During their November 9 meeting, the East Allen Township Board of Supervisors reviewed the proposed 2023 budget. Most notably, the $2.7 million budget proposes a 6.5 mil general fund tax and $30 fire hydrant fee, the same tax residents have seen since 2006.
Township Manager Brent Green said 2022 was an “exceptional year,” though the proposed budget for 2023 does include a shortage of roughly $9,000. During the meeting, Green and supervisors worked to balance this budget.
Total expenditures in 2023 are expected to be $2,755,636.40. The township’s largest expenses include public works costs and employee benefits. Projected costs for public works in 2023 is $982,150. Employee benefits, such as health insurance and pensions, are estimated to cost $450,000.
Other expenses the township expects to incur next year include $85,000 for legal services, $75,000 for engineering services, $82,000 for the township manager’s salary, $35,000 for stormwater management, $24,000 for governing body costs, $50,000 for insurance, and $32,500 for computers and technology.
Administration and finance is another major expense for the township, totaling $166,000, while buildings and facility costs are estimated to be $155,000. This includes capital construction, utilities, and building maintenance. Planning and zoning costs are expected to be $120,000. Fire costs are estimated to be $158,000.
A new expenditure the township is estimating for is the Open Space plan, approved this year. The $30,000 line item will help fund advertising for the program, as well as the salary for a part-time open space director.
The township has also estimated $25,000 for contracted police services. The influx in truck traffic violations have prompted the township to explore private police services or services from a regional department like Colonial Regional.
One expense not on the proposed budget is brand-new equipment. Due to supply chain issues, any vehicle equipment the township orders would not be available in 2023 “even if we ordered it today,” said Green.
The township expects to bring in $2,746,110 in revenue next year. Earned income tax is projected to bring in $750,000, while zoning permits are expected to bring in $250,000. Other revenue drivers include liquid fuels ($207,000), capital projects ($87,000), and hydrants ($32,000).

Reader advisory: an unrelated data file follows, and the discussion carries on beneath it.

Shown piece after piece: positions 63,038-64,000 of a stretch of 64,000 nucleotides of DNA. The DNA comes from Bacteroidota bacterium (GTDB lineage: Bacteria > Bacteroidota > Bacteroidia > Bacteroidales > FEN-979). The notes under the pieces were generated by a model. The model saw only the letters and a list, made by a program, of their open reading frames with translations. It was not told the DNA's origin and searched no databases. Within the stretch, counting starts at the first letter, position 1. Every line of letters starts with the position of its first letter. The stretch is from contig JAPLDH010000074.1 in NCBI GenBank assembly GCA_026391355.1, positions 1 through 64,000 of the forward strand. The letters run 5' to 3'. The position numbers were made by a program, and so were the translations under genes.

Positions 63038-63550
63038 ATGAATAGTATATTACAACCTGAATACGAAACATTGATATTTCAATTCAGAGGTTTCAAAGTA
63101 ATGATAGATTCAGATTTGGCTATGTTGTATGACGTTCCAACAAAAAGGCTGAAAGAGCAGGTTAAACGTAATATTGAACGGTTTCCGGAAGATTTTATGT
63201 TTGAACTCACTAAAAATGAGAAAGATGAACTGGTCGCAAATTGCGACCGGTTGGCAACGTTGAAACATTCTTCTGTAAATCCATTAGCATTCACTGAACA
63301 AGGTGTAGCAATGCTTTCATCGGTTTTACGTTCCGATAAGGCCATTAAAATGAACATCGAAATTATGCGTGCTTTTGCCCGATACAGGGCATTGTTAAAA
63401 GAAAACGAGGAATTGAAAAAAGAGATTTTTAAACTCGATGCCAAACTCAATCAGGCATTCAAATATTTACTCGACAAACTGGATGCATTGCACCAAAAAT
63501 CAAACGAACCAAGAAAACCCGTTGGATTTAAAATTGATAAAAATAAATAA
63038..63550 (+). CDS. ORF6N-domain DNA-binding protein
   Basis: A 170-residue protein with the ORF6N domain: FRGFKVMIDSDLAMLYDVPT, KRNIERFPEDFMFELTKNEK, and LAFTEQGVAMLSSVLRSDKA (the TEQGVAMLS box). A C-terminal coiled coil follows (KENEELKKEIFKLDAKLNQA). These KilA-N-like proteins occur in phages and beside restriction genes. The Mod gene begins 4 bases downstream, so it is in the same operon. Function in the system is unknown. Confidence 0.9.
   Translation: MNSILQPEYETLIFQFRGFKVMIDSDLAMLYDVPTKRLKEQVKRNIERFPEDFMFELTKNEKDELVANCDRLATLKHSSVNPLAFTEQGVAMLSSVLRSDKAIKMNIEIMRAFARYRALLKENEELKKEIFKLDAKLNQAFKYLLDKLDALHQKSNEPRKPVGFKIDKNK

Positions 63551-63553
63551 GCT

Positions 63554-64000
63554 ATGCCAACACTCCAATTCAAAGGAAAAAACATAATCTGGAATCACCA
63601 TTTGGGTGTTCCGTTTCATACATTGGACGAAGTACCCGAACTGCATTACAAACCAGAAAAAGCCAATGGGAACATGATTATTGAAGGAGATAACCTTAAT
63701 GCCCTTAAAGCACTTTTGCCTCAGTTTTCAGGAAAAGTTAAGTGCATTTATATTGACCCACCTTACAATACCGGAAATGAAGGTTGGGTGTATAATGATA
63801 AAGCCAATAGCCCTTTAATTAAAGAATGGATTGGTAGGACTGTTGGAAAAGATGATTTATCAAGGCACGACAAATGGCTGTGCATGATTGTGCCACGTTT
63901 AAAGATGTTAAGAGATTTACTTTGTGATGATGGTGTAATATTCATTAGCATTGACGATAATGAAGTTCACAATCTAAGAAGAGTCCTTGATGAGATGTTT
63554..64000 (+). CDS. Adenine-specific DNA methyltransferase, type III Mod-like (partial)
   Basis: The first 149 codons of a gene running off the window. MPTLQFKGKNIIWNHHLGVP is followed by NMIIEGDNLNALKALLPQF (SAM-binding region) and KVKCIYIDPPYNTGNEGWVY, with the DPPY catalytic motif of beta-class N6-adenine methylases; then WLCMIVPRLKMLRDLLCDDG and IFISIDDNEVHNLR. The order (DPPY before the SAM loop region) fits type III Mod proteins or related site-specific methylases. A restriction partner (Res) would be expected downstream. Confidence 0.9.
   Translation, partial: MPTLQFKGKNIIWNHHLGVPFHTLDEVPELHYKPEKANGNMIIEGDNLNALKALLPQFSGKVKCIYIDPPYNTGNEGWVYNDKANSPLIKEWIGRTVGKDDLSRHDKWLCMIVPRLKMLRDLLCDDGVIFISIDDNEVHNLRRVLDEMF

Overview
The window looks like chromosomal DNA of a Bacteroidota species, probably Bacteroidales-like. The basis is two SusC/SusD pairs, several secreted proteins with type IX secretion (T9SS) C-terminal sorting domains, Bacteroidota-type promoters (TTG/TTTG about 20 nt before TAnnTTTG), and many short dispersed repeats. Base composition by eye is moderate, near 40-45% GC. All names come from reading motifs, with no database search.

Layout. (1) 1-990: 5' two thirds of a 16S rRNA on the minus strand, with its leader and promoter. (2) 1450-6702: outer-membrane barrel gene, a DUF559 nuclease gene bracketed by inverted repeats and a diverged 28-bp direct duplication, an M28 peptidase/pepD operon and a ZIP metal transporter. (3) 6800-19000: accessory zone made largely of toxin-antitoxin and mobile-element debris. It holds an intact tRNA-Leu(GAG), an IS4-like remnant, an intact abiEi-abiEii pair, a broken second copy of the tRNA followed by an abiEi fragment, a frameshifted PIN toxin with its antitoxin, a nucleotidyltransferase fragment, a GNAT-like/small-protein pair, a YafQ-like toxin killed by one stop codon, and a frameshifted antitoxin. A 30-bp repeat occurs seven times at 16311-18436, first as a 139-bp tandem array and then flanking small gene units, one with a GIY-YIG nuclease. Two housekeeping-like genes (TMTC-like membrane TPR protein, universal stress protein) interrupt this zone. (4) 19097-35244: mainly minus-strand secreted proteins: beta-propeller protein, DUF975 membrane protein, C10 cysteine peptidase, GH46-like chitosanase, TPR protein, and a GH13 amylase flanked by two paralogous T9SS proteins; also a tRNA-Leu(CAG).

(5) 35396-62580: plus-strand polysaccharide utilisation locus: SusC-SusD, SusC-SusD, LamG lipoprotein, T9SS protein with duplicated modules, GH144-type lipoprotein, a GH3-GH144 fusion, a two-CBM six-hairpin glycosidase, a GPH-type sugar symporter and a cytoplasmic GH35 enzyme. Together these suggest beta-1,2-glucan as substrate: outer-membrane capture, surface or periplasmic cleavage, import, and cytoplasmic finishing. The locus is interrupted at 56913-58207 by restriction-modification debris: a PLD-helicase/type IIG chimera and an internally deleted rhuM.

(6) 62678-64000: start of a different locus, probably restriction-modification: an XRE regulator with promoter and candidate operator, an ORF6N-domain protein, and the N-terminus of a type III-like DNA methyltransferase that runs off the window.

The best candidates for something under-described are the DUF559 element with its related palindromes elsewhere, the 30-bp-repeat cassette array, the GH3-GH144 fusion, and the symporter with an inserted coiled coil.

Fees and permits are not bringing in as much revenue as they had pre-COVID, explained Green. Burning permits are bringing in half of what they did in years’ past. Meanwhile, field rentals are down and the township is projecting a loss when it comes to summer camp, which has seen a decrease in registrations. This is the “new normal” Green said, adding that COVID has changed the needs of township residents. The township’s soccer program is estimated to bring in $30,000, while the summer camp may bring in $25,000.
This leaves a deficit of $9,526.40 in the budget. Green said there is wiggle room in some of the line items to help balance out this deficit, including in technology costs.
While presenting the budget, Green did add that the township’s assessment value has seen a “significant increase” due to new warehousing. One mil equals $192,000, compared to $166,000 in 2018.
The proposed budget as written was approved for advertisement. Supervisors will officially vote on the budget during their December 14 meeting.
In other news, supervisors approved the appointment of Hanover Engineering as the Parks, Recreation, & Open Space planning consultant. Jason Smith will serve as the lead consultant, having worked with other townships and municipalities on open space plans. Green said Smith has a skill for knowing what the community wants.
The open space plan is estimated to cost $60,000. However, a grant from Northampton County will cover $30,000 of these costs. A budget and time table is in the works.
The next Board of Supervisors meeting will be held on Wednesday, December 14 at 7 p.m.